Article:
Recently, the Department of Labor (“DOL”) has begun an expansion of its audit initiative directed at large defined benefit and defined contribution retirement plans, examining plans that the DOL suspects have not made reasonable attempts to locate terminated vested participants who have reached their “required beginning dates” under Internal Revenue Code (“Code”) Section 401(a)(9). This initiative draws attention to the importance of maintaining updated records regarding retirement plan participants and the consequences of not doing so under both the Code and the Employee Retirement Income Security Act of 1974 (“ERISA”).

This client alert will provide an overview of the Code’s qualification requirements as they relate to required minimum distributions, the DOL’s interest in required minimum distributions, and the DOL’s guidance on missing plan participants.

The Requirements of Code Section 401(a)(9)

Code Section 401(a)(9) requires a qualified plan to ensure the interest of a participant will be distributed or commences distribution, beginning no later than the “required beginning date.” In general, the required beginning date is April 1 following the end of the year in which the participant attains age 70½ or has a termination of employment, if later.

Code Section 401(a)(9) not only has implications for the qualified status of retirement plans, but it also affects plan participants directly. An excise tax is imposed by Code Section 4974(a) on a payee under any qualified retirement plan if the amount distributed during the payee’s tax year is less than the required minimum distribution for the tax year. The amount of the excise tax is 50% of the amount by which the required minimum distribution exceeds the actual amount distributed during the tax year.

The DOL’s Interest in Required Minimum Distributions

The Internal Revenue Service (“IRS”) has long been investigating required minimum distributions as a part of its plan audits, as the IRS has primary jurisdiction over the qualified status of plans. In contrast, ERISA provides the DOL with the authority to conduct civil and criminal investigations of violations of ERISA, including fiduciary issues. ERISA Section 404(a) imposes the requirements that a fiduciary act solely in the best interests of plan participants, with the exclusive purpose of providing benefits to them and defraying reasonable expenses of administering the plan. A plan sponsor has a fiduciary responsibility to maintain procedures for locating participants and paying participant benefits when required. Therefore, the DOL has an interest in ensuring that participants are informed about benefits payable under retirement plans and are actually receiving distributions.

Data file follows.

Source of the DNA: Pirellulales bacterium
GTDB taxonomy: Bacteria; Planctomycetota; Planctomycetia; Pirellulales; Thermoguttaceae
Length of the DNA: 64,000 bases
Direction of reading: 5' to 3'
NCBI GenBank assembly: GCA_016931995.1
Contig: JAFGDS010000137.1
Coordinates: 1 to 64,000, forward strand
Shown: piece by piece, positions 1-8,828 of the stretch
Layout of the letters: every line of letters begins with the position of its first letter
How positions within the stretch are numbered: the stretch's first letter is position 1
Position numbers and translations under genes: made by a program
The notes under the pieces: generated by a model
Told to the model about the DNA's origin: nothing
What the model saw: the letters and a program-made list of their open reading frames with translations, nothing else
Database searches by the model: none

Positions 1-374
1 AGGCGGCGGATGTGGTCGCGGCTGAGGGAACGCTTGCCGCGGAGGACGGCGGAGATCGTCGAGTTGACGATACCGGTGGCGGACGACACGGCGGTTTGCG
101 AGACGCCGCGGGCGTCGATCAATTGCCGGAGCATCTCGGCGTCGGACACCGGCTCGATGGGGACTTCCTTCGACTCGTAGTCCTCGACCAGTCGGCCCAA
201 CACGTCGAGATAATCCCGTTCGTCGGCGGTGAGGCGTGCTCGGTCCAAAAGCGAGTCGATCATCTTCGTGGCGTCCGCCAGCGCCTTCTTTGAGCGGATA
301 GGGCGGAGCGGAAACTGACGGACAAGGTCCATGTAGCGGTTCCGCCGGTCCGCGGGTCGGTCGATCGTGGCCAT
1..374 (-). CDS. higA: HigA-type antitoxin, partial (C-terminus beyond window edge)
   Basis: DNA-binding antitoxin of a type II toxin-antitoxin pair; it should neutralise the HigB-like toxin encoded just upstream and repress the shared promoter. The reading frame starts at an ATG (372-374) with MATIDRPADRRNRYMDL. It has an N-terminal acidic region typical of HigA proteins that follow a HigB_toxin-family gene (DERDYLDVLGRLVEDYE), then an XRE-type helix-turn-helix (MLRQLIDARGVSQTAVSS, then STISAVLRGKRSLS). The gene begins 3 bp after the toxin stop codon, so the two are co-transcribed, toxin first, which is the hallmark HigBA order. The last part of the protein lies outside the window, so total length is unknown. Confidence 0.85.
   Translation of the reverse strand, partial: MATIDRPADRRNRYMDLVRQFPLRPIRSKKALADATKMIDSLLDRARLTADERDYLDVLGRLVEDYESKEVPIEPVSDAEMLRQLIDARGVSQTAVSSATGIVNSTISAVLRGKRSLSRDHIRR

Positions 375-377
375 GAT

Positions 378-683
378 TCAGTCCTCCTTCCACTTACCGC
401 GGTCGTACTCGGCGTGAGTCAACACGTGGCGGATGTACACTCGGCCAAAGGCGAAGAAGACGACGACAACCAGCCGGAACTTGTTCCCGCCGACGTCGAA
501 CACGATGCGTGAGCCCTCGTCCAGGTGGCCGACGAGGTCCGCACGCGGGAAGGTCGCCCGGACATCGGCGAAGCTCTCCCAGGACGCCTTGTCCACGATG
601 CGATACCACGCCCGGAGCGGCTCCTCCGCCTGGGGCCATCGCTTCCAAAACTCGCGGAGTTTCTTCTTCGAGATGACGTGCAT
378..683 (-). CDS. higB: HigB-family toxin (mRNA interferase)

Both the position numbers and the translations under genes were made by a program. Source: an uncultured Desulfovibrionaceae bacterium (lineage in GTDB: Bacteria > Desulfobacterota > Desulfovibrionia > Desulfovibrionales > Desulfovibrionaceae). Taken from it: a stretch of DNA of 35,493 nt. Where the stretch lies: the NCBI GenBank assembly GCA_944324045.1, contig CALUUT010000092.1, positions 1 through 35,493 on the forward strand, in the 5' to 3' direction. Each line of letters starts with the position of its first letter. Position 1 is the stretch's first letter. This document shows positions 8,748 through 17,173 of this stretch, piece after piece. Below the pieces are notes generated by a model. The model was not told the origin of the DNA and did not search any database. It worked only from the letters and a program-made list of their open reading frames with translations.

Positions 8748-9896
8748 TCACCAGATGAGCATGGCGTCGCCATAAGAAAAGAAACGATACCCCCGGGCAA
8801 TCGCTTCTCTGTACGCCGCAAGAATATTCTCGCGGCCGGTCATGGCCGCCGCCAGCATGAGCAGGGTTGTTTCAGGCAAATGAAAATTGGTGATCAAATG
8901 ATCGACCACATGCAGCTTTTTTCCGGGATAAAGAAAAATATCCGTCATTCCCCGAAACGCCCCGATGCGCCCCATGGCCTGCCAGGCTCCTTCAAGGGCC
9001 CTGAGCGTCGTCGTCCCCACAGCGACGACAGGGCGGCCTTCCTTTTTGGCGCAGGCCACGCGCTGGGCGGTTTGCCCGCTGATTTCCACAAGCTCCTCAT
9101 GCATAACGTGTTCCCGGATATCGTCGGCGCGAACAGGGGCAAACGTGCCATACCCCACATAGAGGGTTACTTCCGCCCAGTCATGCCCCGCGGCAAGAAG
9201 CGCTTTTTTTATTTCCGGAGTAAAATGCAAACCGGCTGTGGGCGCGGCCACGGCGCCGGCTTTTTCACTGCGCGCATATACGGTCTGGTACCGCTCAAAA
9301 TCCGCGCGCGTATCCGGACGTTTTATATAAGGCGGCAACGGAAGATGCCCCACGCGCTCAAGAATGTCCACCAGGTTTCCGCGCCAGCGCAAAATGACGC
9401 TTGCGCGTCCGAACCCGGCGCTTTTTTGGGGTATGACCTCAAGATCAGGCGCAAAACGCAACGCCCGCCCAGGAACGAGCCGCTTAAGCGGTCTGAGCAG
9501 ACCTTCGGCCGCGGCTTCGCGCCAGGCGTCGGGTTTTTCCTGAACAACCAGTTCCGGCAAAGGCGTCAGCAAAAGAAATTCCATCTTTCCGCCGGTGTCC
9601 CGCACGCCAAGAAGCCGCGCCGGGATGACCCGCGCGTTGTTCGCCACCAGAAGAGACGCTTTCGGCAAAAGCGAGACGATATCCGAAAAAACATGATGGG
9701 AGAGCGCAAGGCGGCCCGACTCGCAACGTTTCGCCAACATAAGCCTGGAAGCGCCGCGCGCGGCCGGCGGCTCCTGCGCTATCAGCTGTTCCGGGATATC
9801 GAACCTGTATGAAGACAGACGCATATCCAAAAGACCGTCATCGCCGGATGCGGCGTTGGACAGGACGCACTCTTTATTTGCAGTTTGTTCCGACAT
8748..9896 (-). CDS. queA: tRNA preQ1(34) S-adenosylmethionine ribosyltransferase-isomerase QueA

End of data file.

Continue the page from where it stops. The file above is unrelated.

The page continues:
A DOL representative indicated that numerous audited plans did not have procedures for locating missing participants and had significant recordkeeping issues leading to unpaid benefits to participants that had reached their required beginning date. One plan had over $120 million in back payments owed to participants over the age of 70½. Additionally, some audited plan records indicated that placeholder birthdates were being used for participants, leading to numerous participants who appeared to be well over 100 years old.

How to Locate Missing Participants

In Field Assistance Bulletin 2014-10, the DOL takes the position that finding missing participants is part of discharging the fiduciary duty of prudence under ERISA Section 404(a). The DOL provides helpful advice to fiduciaries about appropriate steps to take to locate missing participants. Unfortunately, however, the guidance is limited to terminating defined contribution plans, and does not specifically extend to ongoing defined contribution or defined benefit plans. Nevertheless, the principles are applicable in other contexts. The DOL suggests a series of four initial actions:

  1. Using certified mail to attempt to contact the missing participant at any known address;
  2. Checking related plan and employer records to determine if any additional contact information exists for the missing participant;
  3. Checking with the designated plan beneficiary to try to contact the missing participant;
  4. Using free electronic search tools such as Google, public record databases (such as those for licenses, mortgages, and real estate taxes), obituaries, and social media to locate the missing participant.

To the extent that the participant cannot be located using any of the above, the DOL states that ERISA’s duties of prudence and loyalty require the consideration of additional steps. Depending on the size of a distribution, it may require the use of fee-based internet search tools, commercial locator services, credit reporting agencies, information brokers, investigation databases, and analogous services.

Conclusion

It is critical that plan sponsors have a set of procedures for addressing both the process of updating plan data and procedures for finding missing participants. Sponsors should periodically perform an internal audit to ensure the adequacy of participant records. Sponsors may want to receive regular updates from their third party administrator on uncashed participant checks. If any issues are found, it is imperative that sponsors take action as soon as possible.

This client alert is published by Dickinson Wright PLLC to inform our clients and friends of important developments in the field of employee benefits law. The foregoing content is informational only and does not constitute legal or professional advice. We encourage you to consult a Dickinson Wright attorney if you have specific questions relating to any of the topics covered.